TranseActive Education & Advocacy
Our award-winning staff specializes in delivering experienced, professional, compassionate and affirming education, counseling, case management and advocacy services to children, youth and families.
Guided by our “Best Practices” model (RACE) and mindful of other professional guidelines and Standards of Care, TransActive leads the way in serving families, children and youth through close collaboration with additional service providers, the medical and legal communities and civil/human rights advocates. TransActive offers academic, professional community group and family unit gender identity focused training and educational services through our START Training program. Training and education may be associated with a specific family request or initiated by an organization, agency or community group as part of diversity or core competency training. Our Speakers Bureau can also provide award-winning, knowledgeable and entertaining presenters for conferences, luncheons, public events, professional seminars and more.
Experts In Every Subject
TransActive Gender Center (“TransActive”) is committed to both promoting and practicing diversity in every aspect of our operations and community involvements. This commitment is reflected in the following ways:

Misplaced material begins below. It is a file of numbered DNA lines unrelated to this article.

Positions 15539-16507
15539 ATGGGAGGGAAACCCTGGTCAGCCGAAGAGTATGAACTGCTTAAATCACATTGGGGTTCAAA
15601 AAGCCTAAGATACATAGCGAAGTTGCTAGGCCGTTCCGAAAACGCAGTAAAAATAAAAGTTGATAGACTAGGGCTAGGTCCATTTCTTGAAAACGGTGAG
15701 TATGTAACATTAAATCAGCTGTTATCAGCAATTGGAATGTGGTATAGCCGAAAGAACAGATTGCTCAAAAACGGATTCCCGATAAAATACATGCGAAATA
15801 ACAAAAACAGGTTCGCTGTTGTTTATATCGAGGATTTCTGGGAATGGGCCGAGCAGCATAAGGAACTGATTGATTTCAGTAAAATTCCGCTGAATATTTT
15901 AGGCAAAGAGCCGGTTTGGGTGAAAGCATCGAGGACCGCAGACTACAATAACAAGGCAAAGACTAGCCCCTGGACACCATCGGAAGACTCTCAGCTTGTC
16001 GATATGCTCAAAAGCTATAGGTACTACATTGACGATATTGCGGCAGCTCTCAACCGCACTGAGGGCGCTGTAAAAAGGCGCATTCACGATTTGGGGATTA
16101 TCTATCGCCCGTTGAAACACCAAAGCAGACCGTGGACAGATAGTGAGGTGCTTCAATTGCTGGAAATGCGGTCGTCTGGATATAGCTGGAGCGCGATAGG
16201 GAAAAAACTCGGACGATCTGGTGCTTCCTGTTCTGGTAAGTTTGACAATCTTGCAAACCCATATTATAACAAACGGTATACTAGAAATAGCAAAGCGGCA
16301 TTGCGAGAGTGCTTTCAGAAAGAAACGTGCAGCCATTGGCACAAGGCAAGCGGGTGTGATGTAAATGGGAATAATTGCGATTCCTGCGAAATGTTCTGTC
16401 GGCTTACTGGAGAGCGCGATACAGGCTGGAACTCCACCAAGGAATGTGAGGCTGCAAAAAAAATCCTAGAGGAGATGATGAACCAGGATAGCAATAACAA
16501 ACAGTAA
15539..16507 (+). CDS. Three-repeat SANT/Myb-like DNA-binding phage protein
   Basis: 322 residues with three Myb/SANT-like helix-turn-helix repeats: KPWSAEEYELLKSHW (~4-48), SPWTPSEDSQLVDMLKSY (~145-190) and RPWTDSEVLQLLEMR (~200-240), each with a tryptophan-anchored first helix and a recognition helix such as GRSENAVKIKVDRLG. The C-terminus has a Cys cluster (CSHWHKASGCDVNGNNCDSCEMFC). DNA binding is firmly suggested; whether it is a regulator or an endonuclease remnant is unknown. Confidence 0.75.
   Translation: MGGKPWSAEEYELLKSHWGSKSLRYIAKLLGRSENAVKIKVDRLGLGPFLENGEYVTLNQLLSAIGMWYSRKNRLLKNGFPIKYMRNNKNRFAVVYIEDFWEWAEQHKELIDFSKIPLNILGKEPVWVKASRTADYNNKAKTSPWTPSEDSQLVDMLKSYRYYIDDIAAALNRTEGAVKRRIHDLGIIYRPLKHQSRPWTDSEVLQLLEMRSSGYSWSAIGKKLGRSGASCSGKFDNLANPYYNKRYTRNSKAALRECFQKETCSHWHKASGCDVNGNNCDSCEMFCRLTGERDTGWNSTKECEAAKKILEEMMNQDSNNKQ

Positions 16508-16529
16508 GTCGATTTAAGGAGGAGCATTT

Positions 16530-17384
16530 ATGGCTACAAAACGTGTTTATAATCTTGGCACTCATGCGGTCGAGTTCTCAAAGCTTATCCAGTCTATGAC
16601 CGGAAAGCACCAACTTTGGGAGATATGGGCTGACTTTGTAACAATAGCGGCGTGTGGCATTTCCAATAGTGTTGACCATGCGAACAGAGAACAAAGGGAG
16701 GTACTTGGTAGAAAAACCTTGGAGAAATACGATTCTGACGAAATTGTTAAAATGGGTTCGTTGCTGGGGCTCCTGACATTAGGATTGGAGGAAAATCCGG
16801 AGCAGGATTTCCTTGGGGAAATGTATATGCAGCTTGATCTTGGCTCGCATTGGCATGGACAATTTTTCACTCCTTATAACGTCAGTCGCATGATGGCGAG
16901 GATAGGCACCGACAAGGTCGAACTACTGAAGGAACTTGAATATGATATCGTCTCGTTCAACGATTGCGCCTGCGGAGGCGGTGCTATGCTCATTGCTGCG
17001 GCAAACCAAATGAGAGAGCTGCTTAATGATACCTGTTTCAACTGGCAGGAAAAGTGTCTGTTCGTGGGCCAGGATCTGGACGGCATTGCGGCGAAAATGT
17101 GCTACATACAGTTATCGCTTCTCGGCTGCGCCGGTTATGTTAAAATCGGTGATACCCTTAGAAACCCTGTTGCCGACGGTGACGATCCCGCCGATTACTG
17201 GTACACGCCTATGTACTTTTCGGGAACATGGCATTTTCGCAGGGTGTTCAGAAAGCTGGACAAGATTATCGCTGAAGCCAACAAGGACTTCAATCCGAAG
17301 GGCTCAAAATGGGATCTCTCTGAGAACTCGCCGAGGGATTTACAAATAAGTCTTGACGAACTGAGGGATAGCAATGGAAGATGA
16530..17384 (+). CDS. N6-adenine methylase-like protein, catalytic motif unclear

TransActive believes that a diverse society enriches all individuals
Similarities and differences among race, ethnicity, color, national origin, language, geographic location, religion, gender, sexual orientation, gender identification, gender expression, age, physical ability, size, occupation, and marital, parental or economic status form the fabric of a society.
TransActive believes community service and education should foster the values of appreciation
TransActive further believes in the importance of observances, programs, and curricula that accurately portray and recognize the roles, contributions, cultures, and history of these diverse groups and individuals.
TransActive requires its staff to support and practice these diversity policies
TransActive requires its staff, volunteers, interns, and contractors to support and practice these diversity policies in their professional interactions and encourages everyone to incorporate these inclusive guidelines as a part of their daily lives.
What parents have to say…
Cisgender, Gender Nonconforming, Gender Fluid, Gender Variant, Genderqueer or Transgender?
While everyone’s assigned birth gender (male or female) is designated by others based primarily on the external appearance of our anatomy1, our individual gender identity is based solely upon the internal experience of ourselves as masculine, feminine, androgynous, non-gender or a unique blend of all the above.
For most people, their assigned birth gender (more or less) matches how they experience their internal gender identity. This is known as being cisgender (CG).